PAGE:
Remote Desktop Protocol (RDP)
The Remote Desktop Server in Microsoft Windows provides functionality for securely connecting remote clients and servers, for channeling communication between components of remote clients and servers, and for managing servers.
The Remote Desktop Services implements the Remote Desktop Protocol (RDP) which is a multi-channel protocol that allows users of a remote client to connect to a server or Virtual Machine over a network. This multi-channel capability enables the use of separate channels, called virtual channels, to carry different types of data including graphics data, keyboard and mouse user input, device communication, file system, audio and video, and licensing information.
RDP is used to initialize connections; negotiate capabilities (including security); and transfer input between a remote client (RDP Client) and a server (Terminal Server or TS Server). An RDP Client is an application running on a personal computer, a tablet, or some other device.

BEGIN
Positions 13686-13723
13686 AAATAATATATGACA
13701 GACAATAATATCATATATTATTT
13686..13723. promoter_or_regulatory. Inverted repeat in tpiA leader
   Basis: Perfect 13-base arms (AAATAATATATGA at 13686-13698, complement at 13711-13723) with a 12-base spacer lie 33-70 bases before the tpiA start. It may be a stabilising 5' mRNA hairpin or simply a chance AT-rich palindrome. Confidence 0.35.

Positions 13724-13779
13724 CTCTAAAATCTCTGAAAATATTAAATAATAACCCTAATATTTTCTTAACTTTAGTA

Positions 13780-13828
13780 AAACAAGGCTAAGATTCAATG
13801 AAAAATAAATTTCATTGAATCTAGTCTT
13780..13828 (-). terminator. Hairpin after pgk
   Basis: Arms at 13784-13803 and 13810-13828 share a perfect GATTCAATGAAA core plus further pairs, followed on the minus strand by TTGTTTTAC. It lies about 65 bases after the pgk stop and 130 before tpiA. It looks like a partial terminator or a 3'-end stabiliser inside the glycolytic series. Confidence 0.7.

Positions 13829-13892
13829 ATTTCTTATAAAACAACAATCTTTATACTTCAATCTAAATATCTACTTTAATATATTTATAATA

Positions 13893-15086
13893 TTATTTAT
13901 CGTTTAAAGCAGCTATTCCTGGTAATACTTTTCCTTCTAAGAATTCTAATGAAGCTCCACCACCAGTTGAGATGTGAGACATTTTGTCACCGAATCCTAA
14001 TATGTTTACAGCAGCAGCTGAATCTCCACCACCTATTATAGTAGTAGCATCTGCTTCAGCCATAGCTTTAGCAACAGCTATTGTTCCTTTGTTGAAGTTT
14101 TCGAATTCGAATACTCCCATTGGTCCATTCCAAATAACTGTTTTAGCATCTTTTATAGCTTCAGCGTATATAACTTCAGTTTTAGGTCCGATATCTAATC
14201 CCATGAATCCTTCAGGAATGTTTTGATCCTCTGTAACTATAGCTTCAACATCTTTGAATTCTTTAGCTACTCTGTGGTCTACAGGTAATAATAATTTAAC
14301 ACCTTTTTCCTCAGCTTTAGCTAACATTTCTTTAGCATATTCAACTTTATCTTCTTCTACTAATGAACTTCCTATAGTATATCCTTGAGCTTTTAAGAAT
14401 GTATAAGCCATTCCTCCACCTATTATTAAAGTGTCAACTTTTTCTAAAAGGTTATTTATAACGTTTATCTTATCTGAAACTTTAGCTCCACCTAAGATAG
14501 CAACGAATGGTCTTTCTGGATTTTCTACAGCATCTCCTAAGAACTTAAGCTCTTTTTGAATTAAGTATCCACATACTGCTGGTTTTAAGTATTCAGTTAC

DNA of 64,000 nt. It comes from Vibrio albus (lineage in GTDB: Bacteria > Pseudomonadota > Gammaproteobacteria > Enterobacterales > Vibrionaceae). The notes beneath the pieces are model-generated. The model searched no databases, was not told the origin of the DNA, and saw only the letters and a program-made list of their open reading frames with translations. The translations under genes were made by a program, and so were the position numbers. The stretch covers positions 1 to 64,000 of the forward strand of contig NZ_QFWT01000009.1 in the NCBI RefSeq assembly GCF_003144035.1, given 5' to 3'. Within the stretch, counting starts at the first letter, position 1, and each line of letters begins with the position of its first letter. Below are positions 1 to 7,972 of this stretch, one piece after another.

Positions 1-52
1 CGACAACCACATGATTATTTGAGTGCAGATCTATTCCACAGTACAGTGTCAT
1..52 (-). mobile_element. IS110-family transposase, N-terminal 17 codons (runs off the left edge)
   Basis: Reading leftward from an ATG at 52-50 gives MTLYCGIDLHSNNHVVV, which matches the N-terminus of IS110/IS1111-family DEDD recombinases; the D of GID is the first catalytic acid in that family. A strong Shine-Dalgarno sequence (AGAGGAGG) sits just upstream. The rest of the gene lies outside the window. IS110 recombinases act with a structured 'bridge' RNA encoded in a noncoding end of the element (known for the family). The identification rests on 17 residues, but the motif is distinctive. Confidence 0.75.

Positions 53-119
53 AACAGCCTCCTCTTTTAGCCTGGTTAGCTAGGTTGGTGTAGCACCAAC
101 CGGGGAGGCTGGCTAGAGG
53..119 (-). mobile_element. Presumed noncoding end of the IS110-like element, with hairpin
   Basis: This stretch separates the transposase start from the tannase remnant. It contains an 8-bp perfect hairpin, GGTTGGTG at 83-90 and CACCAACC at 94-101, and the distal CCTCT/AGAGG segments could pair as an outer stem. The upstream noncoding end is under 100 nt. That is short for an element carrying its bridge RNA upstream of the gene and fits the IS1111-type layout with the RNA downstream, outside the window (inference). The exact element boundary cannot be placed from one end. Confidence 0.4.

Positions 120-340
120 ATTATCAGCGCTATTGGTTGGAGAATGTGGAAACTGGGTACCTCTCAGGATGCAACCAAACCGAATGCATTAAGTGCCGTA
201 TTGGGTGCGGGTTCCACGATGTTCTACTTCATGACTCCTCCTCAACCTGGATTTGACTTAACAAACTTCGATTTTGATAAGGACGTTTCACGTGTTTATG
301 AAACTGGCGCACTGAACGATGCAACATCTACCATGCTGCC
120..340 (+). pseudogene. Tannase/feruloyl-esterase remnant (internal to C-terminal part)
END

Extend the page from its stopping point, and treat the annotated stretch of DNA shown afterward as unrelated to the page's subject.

Microsoft offers a patent license for the RDP protocol set. Documentation describing the RDP protocol is available for free on the Microsoft Developers Network (MSDN) web site at http://msdn.microsoft.com/en-us/library/dd644643(PROT.10).aspx.